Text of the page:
3. Elspeth Cross

    Here’s a trick I found out last year. You get a better return by donating books to the Winnipeg Public Library than you do taking them to a used book store. It’s a charitable tax deduction and not cash, but still good. And they only take newer stuff so you can still sell older stuff.

    There are some disgusting library books but for the most part they are great. I extimate I save over $1000/yr taking books out of the library rather than buying new ones. (Of course, I’d still by a friend’s book. It’s a worthwhile gift – to myself and to the writer!)

    My latest addiction is my Kindle. If I absolutely can’t wait, the Kindle version is cheaper than the hardcover (or paperback.) I’ve also discovered that shopping directly from the e-publishers’ sites are 30-50% cheaper than amazon.com, but not as convienent.

    You can’t give up books. But you can look for deals.

    Enjoy the Unknown *cue X-files music*

  4. Story Teller

    Great tips, everyone! Thanks so much for commenting. I always love talking to other book junkies.

    @ Claudine – thanks for introducing me to Aqua Books. I’ve been back a couple of times since we met there, and there’s lots of great treasure to be found. I haven’t been to the Grace sale–where do they hold it?–but I went to the Children’s Hospital sale last weekend. I found almost 30 books for $48–a pretty sweet deal. And I was reminded of the Mysteries of the Unknown books, which I’d loved but forgotten.

    @ Chris–I’m with you. I love re-reading favorite novels, especially if they’re brain candy. Some of my copies of Stephen King’s books are so well-read they are literally falling apart. When that happens, I replace them with new copies and keep going back to them. Comfort food for the brain. 🙂

    I agree about the allure of being a book archaeologist, too. It’s so much fun to find treasures that way!

    @ Elspeth – that’s a great idea about donating to the Winnipeg Public Library, although I suspect most of my books wouldn’t be in good enough shape (I tend to read in the bath).

    I know it’s environmentally friendly, but I’m not sure if I’ll ever jump on the e-reader bandwagon. I love the feel of pages too much, the actual sensation of holding a great book in your hands. But then again, I said the same about CDs and DVDs, and they eventually got to me. 🙂

    About the Unknown–sorry to sound like a complete book geek, but I am SO excited! They are already in the mail. Can’t wait to receive them, but I’m going to try to use them as a bribe, with the condition being I have to work on my rewrites first.

  5. Claudine

    The Grace Hospital book sale takes place at the hospital, in the auditorium, closest door is off Booth (when you see the hospital’s child care centre’s play structure, you’ll know you’re on track). It’s on 10 a.m.-8 p.m. today (May 5), and on May 6, 10 a.m.-6 p.m. They usually have a “fill a bag” special on the last day of the sale. I forget what the price is, but I know it’s a bargain!

  6. Lisa

    You got me! Yes…I have a very difficult time passing by a book store and not going in “just to look” I tell myself…HA! I rarely leave without a book or two. Yes, My name is Lisa and I am a book-a-word-a-holic. I feel naked without a book nearby. I want to be reading all the time. Like you, when I was younger I would visit the library and emerge with a stack of up to 15 books. And I would read them all before having to return them in two weeks. The local library could barely keep up with my appetite.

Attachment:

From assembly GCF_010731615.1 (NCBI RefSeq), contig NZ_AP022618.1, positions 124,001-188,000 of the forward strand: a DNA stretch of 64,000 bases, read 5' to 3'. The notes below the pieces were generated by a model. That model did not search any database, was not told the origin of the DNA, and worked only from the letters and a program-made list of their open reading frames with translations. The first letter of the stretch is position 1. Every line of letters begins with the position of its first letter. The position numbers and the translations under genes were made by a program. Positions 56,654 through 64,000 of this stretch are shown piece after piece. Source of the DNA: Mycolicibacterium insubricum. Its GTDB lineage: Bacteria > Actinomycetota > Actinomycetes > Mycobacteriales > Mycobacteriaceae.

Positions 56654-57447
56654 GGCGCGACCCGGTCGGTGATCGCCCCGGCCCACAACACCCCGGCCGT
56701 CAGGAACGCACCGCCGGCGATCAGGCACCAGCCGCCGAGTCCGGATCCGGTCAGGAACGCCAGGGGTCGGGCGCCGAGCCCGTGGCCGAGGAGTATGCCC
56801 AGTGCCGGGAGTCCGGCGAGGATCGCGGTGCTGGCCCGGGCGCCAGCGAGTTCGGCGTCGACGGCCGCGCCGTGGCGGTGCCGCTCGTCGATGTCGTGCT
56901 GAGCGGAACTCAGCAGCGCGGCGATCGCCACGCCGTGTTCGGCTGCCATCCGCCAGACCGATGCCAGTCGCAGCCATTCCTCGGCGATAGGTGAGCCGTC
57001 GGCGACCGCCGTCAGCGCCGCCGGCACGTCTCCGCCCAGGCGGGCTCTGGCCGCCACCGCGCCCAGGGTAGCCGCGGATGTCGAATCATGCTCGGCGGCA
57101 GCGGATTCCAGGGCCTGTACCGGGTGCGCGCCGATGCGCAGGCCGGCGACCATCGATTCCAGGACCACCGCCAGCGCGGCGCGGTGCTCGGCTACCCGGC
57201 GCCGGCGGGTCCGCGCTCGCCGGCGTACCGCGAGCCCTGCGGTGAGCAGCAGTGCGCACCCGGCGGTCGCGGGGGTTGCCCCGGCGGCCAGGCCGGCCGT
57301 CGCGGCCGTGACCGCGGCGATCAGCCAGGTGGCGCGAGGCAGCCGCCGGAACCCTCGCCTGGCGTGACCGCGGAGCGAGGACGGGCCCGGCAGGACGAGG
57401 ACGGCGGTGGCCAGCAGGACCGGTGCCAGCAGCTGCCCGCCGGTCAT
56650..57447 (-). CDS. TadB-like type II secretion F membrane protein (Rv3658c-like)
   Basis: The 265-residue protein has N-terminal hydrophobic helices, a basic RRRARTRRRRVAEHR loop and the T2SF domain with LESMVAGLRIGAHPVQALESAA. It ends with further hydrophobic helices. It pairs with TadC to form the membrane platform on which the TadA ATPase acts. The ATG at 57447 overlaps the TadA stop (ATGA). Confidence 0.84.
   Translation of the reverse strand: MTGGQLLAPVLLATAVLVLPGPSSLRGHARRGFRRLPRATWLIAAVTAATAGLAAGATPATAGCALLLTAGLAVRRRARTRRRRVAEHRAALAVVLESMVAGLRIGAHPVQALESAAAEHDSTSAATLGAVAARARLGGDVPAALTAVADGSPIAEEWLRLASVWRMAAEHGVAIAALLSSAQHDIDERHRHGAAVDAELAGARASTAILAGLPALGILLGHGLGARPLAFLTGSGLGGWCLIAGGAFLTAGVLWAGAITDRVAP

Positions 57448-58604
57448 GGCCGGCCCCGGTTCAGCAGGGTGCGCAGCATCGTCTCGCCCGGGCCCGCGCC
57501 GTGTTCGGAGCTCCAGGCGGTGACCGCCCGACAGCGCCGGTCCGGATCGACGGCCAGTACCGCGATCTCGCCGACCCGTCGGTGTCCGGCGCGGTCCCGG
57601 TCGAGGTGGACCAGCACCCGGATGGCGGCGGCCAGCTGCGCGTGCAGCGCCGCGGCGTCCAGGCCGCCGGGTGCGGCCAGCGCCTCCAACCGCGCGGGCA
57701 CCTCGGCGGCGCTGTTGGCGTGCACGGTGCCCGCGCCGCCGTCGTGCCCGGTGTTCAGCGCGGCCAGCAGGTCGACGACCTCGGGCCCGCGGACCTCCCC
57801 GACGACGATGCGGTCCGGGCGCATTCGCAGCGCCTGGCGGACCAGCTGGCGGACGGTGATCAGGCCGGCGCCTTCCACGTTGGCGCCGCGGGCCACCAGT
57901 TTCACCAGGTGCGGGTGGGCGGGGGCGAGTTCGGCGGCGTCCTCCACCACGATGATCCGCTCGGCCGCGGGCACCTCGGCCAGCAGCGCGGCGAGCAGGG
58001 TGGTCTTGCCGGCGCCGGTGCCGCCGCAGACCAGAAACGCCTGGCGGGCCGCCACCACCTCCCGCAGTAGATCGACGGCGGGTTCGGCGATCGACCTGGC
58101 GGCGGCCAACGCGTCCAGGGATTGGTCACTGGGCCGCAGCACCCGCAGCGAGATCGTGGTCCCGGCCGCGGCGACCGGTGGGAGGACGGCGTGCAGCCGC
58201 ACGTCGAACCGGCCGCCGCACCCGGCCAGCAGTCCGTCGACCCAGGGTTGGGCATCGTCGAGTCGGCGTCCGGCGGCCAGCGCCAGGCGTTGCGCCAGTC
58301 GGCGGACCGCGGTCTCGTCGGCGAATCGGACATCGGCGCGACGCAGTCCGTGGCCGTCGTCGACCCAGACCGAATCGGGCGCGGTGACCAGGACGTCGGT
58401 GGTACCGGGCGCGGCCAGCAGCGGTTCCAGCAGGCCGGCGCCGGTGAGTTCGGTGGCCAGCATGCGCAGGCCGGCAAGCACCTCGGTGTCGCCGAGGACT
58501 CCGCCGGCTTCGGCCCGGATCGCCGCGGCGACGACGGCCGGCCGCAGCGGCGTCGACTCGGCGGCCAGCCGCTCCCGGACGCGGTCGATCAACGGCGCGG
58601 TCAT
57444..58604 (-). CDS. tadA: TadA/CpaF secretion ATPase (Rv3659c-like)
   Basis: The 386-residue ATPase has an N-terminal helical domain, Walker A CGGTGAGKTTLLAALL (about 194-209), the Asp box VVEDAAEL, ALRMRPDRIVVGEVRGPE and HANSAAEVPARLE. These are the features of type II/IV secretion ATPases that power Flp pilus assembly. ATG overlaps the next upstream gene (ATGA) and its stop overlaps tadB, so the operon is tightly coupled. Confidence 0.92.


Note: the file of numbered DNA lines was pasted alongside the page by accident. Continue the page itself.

I LOVE visiting used book stores, book sales etc. But there are times when I absolutely MUST have that new book by a favourite author. I don’t buy hardcover when I can avoid it. The last hardcover I purchased was Andrew Davidson’s The Gargoyle, but justified it because he’s local and I wanted to support him.

    I’ve also tried to organize a book swap with friends but finding a mutual time has been difficult. I do lend and borrow, which makes things less expensive.

  7. Story Teller

    Thanks, Claudine.

    And “hi, Lisa!” Your secret is safe with me…and everyone else who reads this blog.

    It’s nice to hear from someone who feels the same way about books. Thanks for sharing your story. What was the greatest treasure you found at a used book store or sale? And what are you reading now?

  8. Elspeth Cross

    @ Lisa. Oh, no, I very seldom lend or borrow anymore. I’ve replaced my favourite book too many times after loaning it out and never getting it back. And I have – rarely – forgotten to return a book, or who lent it in the first place.

    A swap sounds interesting. Do you show up with books you want to give away and trade with others who want yours until all your books are gone and you have a new stack?

  9. Lisa

    The way I wanted to work the swap was to have everyone bring a bag of books they were willing to permanently part with AND a bottle of wine. Then while we drank the wine we would go through the books and take whichever ones we wanted. Any leftover books would be donated to a local charity.(After reading your comment Elspeth I’m thinking the library)

    I only lend out books that I want to keep, and those to people I know will return them. I have about 3 or 4 trusted book loving borrowers.

    @Holli: I’m currently reading Reading by Lightning by Joan Thomas, Bite Me by Christopher Moore, and A Beautiful Boy by David Scheff…I have different books in different places (work, car, home) so I always have reading material. Yes, I’m that addicted!

    As for my greatest treasure…I found most of the complete set of The Illustrated Natural History of Canada at Red River Books a couple years ago. What made is so special was that it was a set I remember having as a kid and my dad and my brother and I used to flip through the pages and make up stories etc. We lost everything in a house fire in 1989 and when I saw this set I bought it for my father for Christmas that year.

  10. Story Teller

    Wow, what a great treasure story! I can only imagine your dad’s reaction. Thanks for sharing.

    Things that we had (or wanted to have) during childhood still have a strong pull, don’t they? That’s part of the reason those “Mysteries of the Unknown” books mean so much to me.